Few technologies have been touted for their “disruptive” capabilities as much as the cloud. Over the years, analysts and experts have speculated about what will and what won’t go to the cloud, with a large majority suggesting that most applications are cloud-bound. However, in light of recent incidents such as the upheaval of EU-US Safe Harbor agreements, the future might not be quite pro cloud as it once was.

For each new system or application, organizations are always faced with a decision of whether to select a cloud-based solution or a traditional, on-premises one. If cloud, which type of cloud – private cloud, hybrid cloud, or public cloud? Organizations then face the additional scrutiny of their CISO’s security evaluation.  Additionally, consumer clouds have given end users a choice over IT–provided solutions, and IT must now step up to the plate to offer solutions that are as compelling and intuitive. While there is a tendency or tolerance to move more applications to the cloud, when you start moving applications that touch critical content, you’re playing with fire. Strong encryption, mobile security, secure containers and other security features have to be in place. If your enterprise content is important – and it should be – then a single tenant, private cloud solution should be the sole consideration.

In the next five years, IT staff will learn to effectively, securely and efficiently manage all of their systems together – a mix of legacy systems, new on-premises solutions and cloud solutions, with a focus on strong scalable integration points between these systems. They will be increasingly in tune with their business stakeholders, get better at capturing end user requirements and implement the right tool (or combination of tools) to support the line of business.

As more applications move to some form of cloud solution, IT managers will increasingly focus on supporting business–specific applications. With applications related to content, IT Managers will no longer be required to just collaborate but instead aggregate content from many different sources to provide a single pane of glass to all members working on a project.

A key requirement around such applications will increasingly be security. As the C-suite and board of directors increasingly put IT security high on their agenda, IT managers must become fluent and savvy around application security, regulatory compliance and information governance.

As a result, managers will be required to maintain AND monitor the IT infrastructure. In other words, manage and not just maintain. In addition, they will have to constantly answer, “what is most important to the business?” This question will continue to be a difficult one given the complex array of solutions, applications, employees and geographies.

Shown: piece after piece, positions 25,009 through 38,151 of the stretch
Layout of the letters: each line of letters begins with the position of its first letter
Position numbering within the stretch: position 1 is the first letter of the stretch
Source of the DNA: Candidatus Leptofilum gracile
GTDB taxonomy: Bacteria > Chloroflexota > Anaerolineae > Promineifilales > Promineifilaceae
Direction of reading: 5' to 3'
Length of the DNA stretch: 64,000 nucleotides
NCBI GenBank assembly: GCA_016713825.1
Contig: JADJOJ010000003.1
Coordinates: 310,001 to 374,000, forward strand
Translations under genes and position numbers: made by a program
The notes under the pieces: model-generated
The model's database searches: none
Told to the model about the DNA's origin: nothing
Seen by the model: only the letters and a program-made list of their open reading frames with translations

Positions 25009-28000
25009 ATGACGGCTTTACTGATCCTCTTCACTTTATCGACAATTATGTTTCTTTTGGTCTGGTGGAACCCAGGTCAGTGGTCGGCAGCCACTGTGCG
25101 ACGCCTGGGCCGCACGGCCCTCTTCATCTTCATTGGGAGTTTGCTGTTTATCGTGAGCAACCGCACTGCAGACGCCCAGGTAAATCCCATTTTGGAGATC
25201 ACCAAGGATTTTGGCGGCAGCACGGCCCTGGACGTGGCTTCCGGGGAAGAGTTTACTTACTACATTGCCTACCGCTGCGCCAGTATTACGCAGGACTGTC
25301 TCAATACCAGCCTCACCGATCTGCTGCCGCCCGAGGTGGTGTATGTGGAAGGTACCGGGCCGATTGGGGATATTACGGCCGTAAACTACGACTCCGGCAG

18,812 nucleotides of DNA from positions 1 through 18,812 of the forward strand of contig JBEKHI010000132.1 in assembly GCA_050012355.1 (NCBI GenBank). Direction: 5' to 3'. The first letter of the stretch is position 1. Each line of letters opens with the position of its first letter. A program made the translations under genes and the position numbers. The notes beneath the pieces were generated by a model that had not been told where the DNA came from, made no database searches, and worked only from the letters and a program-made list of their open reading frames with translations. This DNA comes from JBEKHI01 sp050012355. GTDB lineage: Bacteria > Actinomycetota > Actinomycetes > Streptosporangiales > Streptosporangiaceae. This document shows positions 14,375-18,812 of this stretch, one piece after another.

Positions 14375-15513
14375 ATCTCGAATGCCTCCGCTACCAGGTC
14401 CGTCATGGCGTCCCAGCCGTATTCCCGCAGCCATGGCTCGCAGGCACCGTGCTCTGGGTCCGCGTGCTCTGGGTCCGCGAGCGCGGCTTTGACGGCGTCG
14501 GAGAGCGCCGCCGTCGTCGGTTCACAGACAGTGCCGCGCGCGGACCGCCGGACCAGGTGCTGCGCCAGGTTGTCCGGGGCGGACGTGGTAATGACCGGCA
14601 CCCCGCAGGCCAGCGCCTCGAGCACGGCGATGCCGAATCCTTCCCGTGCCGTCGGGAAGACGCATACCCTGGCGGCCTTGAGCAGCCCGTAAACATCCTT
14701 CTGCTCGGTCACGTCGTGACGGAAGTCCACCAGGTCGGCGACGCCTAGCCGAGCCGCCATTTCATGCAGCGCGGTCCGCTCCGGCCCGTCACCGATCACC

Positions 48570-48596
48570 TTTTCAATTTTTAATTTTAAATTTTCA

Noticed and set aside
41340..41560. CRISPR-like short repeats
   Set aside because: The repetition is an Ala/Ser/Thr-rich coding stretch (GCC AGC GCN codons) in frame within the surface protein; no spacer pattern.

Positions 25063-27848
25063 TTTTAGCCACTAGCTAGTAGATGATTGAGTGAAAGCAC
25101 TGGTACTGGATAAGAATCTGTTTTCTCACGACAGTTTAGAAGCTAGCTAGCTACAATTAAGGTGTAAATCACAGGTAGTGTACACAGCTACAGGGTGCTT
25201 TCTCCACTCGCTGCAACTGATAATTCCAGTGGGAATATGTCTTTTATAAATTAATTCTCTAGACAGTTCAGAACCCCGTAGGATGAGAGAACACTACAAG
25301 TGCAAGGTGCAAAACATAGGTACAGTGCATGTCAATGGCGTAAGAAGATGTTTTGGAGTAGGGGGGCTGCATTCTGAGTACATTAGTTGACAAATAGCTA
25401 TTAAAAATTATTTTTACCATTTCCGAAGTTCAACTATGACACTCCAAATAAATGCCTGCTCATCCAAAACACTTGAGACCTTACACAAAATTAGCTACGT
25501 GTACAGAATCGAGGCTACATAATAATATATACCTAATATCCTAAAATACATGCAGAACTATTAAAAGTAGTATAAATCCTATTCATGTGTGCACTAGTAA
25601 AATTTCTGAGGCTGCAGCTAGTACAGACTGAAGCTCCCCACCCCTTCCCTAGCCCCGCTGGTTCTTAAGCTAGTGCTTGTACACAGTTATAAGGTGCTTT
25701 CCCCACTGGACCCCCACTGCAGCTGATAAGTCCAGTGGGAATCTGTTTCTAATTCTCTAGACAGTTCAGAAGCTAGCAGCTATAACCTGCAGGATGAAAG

Improving performance and gravitating towards apps that have a finer grain of access and role based control is something IT will always be worried about. Closely related is increasing productivity of the entire organization. IT can achieve all of these by managing the integration of cloud applications, with a more secure private infrastructure. This is where a platform of very strong APIs and SDKs will play a key role. This will be done via a number of hybrid solutions, which allow for access via private cloud applications, providing a secure channel to access less secure applications. 

The combination of new cloud and mobile technologies are ushering in a new era of enterprise applications. IT will increasingly be tasked with building and supporting custom enterprise applications that take advantage of new capabilities in mobile and cloud computing to drive new competitive advantages for their business. These new applications will enable new revenue generating business services, introduce new workflows that increase productivity and enrich customer experiences to drive better loyalty and retention.

As long as Shadow IT remains an issue, IT departments will have to build custom enterprise applications that are both secure and increase the productivity of workers and integrate with all of their other enterprise applications.

These in–house applications will be capable of accessing both a pure and private cloud infrastructure, allowing companies to store sensitive information such as healthcare records, or customer data, without sacrificing the ability to access non-crucial applications in the cloud.

At the end of the day, the anatomy of the IT department of tomorrow will be decided to a large extent by external factors, such as regional laws and international regulations. When Safe Harbor 2.0 arrives at the end of January the stage will truly be set, and the characteristics of that regulation will significantly impact the cloud place in the enterprise.

What do you think? Will your enterprise fully embrace the cloud despite security concerns, or will you remain (at least partially) grounded? Let us know what you think in the comments below.